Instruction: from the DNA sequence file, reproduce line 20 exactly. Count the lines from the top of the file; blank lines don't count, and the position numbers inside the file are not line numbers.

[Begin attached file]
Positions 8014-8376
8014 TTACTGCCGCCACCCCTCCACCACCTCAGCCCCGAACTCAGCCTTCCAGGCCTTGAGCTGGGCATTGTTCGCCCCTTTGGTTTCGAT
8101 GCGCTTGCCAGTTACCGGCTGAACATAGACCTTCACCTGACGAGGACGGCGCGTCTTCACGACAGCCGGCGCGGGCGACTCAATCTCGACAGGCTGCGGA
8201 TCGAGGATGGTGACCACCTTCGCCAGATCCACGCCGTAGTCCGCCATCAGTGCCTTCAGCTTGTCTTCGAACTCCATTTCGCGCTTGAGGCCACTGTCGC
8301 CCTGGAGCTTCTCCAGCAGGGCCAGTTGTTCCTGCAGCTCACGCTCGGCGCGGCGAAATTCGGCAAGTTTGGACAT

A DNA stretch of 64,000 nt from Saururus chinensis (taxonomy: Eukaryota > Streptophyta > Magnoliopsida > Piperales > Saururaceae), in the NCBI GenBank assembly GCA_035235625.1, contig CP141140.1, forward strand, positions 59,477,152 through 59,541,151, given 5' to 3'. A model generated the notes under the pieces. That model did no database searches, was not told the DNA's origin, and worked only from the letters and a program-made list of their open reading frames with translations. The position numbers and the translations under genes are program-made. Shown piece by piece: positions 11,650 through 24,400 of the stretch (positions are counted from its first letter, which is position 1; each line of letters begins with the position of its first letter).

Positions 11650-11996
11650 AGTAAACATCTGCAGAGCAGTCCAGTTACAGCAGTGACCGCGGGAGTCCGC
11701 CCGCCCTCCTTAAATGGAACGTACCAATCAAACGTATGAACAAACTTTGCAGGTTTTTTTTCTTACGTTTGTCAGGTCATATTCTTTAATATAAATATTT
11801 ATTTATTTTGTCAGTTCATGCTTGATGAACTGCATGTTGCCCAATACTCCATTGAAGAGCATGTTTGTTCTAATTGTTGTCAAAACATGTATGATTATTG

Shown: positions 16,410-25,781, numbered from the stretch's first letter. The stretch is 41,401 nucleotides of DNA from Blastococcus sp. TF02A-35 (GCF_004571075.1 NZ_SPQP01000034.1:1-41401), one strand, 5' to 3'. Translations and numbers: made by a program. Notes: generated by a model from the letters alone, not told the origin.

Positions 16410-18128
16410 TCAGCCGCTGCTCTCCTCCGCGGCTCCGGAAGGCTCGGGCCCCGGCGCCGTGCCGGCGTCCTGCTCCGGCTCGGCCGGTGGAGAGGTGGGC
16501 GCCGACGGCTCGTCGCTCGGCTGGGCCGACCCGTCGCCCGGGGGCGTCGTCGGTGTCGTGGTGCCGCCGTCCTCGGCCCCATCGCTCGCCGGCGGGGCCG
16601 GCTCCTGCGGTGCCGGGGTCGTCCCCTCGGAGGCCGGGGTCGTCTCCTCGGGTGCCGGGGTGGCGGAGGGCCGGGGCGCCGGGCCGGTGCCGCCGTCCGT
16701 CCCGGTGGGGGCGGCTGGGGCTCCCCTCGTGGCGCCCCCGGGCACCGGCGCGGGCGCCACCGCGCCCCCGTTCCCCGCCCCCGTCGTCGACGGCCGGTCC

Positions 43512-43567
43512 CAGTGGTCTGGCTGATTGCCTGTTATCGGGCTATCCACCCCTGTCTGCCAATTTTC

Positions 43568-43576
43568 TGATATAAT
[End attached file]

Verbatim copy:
43568 TGATATAAT